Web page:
Commune life revisited in Mallacoota art exhibition

RECOLLECTIONS: Hobart-based artist Phoebe Wood-Ingram in her studio. Picture: Instagram

RECOLLECTIONS: Hobart-based artist Phoebe Wood-Ingram in her studio. Picture: Instagram

Tasmanian artist Phoebe Wood-Ingram began her life on an alternative community nestled in the NSW southern hinterland.

The community, about an hour and a half drive south of Eden was founded by her parents and like-minded friends in the seventies.   

“My parents and their friends believed the breakdown of civilised society was imminent and wished to live self sufficiently in an equal and shared society,” Ms Wood-Ingram said. 

After scouting around for properties for some time, Ms Wood Ingram said the Nungatta property (a farm originally set up in the 1920s as a grazing property) suited the ideals and purposes of the group. 

“It was very remote, secluded and large which suited the survivalist and self sufficiency interests of the group.”

Ms Wood-Ingram was the first baby born on the commune, followed by the arrival of many other children. 

“We grew up in a fairly bohemian existence with group work, craft, gardening, cooking, horses, cows, chooks, geese and enjoying the landscape.”

Aptly named “Nungatta Revisited”, an exhibition opening at Mallacoota this month showcases a collection of oil paintings created over the last three years during Ms Wood-Ingram’s visits to the community.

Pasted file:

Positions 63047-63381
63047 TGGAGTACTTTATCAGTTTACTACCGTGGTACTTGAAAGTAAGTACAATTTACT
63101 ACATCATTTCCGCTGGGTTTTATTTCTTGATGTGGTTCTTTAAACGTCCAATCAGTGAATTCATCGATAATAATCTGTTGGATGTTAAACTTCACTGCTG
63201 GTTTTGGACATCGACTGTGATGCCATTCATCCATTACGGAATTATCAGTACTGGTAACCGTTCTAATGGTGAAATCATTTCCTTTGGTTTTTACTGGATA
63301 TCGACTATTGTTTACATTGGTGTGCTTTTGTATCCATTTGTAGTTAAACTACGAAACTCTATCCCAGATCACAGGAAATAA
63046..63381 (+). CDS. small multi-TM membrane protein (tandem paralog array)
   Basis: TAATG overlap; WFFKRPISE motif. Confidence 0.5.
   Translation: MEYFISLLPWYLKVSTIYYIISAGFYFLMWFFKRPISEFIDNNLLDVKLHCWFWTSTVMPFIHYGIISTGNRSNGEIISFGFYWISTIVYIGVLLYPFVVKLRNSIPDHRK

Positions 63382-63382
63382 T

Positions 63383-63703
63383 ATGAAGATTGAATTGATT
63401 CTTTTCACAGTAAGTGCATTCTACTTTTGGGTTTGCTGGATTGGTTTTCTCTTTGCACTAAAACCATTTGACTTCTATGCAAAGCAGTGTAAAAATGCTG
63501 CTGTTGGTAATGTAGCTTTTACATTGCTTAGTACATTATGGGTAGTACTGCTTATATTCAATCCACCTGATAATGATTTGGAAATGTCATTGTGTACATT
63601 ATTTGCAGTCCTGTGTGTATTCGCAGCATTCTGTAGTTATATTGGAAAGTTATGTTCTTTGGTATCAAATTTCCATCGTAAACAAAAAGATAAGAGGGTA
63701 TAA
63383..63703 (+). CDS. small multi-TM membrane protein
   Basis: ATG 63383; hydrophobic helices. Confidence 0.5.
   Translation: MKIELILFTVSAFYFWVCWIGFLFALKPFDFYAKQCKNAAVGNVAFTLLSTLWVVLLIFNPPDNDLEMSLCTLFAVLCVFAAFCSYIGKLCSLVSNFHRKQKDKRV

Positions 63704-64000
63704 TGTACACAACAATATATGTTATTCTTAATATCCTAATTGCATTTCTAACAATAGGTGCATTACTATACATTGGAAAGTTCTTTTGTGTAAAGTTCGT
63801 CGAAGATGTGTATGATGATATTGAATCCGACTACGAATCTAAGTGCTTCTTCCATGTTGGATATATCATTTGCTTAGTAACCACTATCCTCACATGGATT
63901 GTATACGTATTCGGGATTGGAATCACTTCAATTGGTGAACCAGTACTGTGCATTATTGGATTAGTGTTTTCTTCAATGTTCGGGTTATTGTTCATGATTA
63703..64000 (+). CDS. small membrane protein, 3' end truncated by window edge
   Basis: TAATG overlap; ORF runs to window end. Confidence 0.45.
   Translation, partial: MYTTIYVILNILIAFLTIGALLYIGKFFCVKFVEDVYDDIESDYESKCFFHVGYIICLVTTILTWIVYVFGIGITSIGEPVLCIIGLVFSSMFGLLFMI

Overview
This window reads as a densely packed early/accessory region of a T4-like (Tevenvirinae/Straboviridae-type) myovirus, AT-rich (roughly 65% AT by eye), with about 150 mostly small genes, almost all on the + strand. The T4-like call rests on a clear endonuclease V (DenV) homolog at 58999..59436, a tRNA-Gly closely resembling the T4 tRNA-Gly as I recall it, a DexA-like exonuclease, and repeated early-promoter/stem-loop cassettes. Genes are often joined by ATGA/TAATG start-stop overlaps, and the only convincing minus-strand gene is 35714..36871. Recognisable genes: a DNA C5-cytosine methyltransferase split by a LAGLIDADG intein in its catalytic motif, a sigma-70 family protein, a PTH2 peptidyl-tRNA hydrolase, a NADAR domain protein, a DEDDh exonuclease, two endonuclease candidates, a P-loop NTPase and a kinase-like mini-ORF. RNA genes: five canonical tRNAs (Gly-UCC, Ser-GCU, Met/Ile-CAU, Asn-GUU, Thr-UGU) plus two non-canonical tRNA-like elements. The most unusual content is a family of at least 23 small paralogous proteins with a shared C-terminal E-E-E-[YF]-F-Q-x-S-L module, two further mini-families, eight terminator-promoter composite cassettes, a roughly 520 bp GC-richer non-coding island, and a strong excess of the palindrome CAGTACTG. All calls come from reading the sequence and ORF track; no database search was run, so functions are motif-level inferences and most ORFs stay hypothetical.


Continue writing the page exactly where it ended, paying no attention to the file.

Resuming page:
Time stands still:  Recent oil painting by Phoebe Wood-Ingram as part of her exhibition 'Nungatta Revisited'.

Time stands still: Recent oil painting by Phoebe Wood-Ingram as part of her exhibition 'Nungatta Revisited'.

The intimate still life images endeavour to reflect the environment and ethos of the community.

“I was saddened by the passing of one of the founding members of the commune. The motivation was to acknowledge and document this great place where I was lucky enough to spend parts of my childhood,” Ms Wood-Ingram said.

“The work is a tribute to Nungatta. The objects depicted reveal an empathy and connection to years of thrift, utility, lack of pretension, and a bohemian homeliness.” 

Today Nungatta still exists as a communal property.

“The appreciation of the life that once was is still reminiscent in the objects and memories left behind. I have noticed that this place is not a static location, the farm is still used by many people and the objects collected in Nungatta since the 1920s seem to have a life of their own,” Ms Wood-Ingram said.

“Although change has crept in - members of the community have left or passed away and all the kids have grown up. Nungatta is still appreciated by the original members, and many long term friends of the farm.

“Nungatta has a unique smell, look and sound. In these images, a part of Nungatta’s strong identity has been documented, preserved and nurtured.” 

“Nungatta Revisited” opens at Mallacoota’s MA Space on September 21 until October 5.

Comments